There are a number of common misconceptions about who can make or change a will.
While many people may be under the mistaken impression that a will is not valid due to the willmaker's age or mental capacity, it is important to note that very few wills are set aside on these grounds.
In fact, any individual can make or change a will at any time, as long as they can demonstrate an understanding of a few key points.
First, they need to be able to recognise what a will is - in short, a document detailing what will happen to their property if they die.
They also need to be aware of any moral obligations they have to provide for a person - such as a child or surviving spouse - and understand in general terms the type and amount of property they have.
A person is not prevented from having testamentary capacity to make or change a will on the basis of age alone. In fact, a person does not even have to be able to read or write to have a valid will, as long as provisions have been made so they understand exactly what the document entails.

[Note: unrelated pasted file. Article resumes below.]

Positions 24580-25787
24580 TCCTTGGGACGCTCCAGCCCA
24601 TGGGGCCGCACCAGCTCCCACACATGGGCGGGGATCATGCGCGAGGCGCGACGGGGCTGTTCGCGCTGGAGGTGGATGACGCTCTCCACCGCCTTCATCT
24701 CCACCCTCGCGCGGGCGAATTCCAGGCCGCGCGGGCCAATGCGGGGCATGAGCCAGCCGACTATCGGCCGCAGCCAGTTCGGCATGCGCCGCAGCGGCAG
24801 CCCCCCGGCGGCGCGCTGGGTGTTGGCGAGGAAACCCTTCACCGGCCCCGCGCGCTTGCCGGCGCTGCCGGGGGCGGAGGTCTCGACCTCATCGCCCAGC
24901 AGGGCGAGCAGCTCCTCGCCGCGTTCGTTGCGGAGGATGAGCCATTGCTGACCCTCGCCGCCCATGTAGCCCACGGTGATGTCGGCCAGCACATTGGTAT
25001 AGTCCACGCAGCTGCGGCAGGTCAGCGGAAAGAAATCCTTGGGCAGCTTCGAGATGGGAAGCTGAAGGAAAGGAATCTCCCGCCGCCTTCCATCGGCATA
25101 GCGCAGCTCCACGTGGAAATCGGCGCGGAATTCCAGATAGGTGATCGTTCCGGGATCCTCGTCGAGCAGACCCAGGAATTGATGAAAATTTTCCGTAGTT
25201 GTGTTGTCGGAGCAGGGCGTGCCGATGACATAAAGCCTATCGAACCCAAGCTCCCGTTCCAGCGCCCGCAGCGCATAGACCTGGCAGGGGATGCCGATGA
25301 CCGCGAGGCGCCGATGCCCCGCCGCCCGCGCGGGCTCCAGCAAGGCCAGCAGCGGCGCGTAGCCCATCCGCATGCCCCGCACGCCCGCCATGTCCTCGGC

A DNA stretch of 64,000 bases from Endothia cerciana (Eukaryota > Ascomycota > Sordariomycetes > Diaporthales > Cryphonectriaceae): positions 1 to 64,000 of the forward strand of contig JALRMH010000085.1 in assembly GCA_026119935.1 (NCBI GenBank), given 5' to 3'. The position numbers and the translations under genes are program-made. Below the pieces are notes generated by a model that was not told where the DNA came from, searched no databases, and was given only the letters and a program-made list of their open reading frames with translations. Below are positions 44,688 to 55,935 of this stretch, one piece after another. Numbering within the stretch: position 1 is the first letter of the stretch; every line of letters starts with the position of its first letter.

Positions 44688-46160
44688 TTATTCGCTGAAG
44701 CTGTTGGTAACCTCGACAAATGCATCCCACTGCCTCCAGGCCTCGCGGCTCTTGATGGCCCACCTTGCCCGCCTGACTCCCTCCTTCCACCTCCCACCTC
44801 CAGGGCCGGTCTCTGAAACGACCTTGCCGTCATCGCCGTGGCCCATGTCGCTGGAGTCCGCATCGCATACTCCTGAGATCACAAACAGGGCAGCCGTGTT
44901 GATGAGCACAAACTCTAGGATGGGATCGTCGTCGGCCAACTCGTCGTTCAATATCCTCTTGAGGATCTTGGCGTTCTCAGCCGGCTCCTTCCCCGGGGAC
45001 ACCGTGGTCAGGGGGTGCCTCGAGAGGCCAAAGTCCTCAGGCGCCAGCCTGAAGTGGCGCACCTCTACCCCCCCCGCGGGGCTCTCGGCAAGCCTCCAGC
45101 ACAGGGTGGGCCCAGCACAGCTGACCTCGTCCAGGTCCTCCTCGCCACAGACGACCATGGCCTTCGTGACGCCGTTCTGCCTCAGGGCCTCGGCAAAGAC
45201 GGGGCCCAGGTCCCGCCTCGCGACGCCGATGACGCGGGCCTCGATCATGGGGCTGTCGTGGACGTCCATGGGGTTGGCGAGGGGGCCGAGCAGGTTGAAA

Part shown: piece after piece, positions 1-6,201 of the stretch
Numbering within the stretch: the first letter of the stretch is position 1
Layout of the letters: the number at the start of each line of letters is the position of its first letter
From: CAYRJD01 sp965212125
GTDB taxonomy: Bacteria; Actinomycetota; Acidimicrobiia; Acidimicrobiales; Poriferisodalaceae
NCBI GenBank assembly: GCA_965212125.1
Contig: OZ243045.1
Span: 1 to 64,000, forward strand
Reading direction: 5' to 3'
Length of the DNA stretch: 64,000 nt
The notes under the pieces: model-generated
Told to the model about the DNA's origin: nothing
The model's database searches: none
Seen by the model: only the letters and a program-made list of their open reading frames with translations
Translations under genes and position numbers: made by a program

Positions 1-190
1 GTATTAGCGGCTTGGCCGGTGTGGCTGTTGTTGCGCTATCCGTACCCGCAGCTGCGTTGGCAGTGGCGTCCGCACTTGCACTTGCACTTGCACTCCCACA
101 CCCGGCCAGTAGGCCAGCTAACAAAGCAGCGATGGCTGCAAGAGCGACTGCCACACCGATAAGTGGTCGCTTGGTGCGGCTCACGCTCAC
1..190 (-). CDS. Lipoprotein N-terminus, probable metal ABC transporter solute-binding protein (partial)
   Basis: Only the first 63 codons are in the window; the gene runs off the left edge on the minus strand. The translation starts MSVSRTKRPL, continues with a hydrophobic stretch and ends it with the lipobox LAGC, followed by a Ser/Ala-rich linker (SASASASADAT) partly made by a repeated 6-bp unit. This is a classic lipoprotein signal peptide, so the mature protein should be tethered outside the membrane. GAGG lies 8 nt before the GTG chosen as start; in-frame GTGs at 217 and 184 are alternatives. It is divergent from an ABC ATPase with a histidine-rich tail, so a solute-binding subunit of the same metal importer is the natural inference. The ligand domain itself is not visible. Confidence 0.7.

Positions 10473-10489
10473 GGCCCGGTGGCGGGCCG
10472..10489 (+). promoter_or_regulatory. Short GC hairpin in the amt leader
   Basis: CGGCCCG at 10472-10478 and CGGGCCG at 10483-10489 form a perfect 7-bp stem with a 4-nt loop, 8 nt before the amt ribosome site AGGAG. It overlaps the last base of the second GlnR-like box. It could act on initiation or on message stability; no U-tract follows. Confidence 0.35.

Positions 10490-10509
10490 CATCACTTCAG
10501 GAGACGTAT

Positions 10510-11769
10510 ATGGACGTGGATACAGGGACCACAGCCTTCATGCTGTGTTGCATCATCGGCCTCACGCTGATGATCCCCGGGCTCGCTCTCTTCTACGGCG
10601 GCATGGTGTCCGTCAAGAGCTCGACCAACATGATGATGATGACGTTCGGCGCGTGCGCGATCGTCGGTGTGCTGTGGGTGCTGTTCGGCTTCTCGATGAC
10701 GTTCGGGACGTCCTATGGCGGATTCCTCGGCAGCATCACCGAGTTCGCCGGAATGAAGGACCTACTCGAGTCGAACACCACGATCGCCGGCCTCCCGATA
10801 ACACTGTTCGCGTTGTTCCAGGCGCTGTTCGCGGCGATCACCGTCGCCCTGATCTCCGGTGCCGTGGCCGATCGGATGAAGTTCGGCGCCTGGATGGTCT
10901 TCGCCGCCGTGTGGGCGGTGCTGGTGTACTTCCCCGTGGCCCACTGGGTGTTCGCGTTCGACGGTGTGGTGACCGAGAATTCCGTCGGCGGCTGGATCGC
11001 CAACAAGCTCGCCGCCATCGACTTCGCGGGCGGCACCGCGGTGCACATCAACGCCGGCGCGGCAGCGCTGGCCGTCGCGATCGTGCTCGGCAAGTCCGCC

Of course, a wills and estates lawyer is always a useful individual to consult if you are planning to make a will - it is very hard to dispute a document that was drawn up by a competent legal professional.
A trustworthy wills and estates lawyer will take the appropriate instructions from the willmaker and will ensure they are satisfied that this individual has the testamentary capacity to make a will.
In the event a person is found to not have the legal capacity to make a will, an application can be made to the Supreme Court to draw up a will on behalf of the individual.
If this occurs, the court must assess whether the person does not have the legal capacity to draw up such a document and - if so - whether a will drawn up by another party would reflect what the individual would want if they did have this capacity.
While making a will is not necessarily a difficult process, a qualified and experienced wills and estates lawyer can help you to prepare and complete a document that suits your needs.
And in the event you feel you may have a Family Provisions Act claim - for example if you are defending a will or if you think you have been left out of a will - an experienced and trusted wills and estates lawyer can help you consider all your options.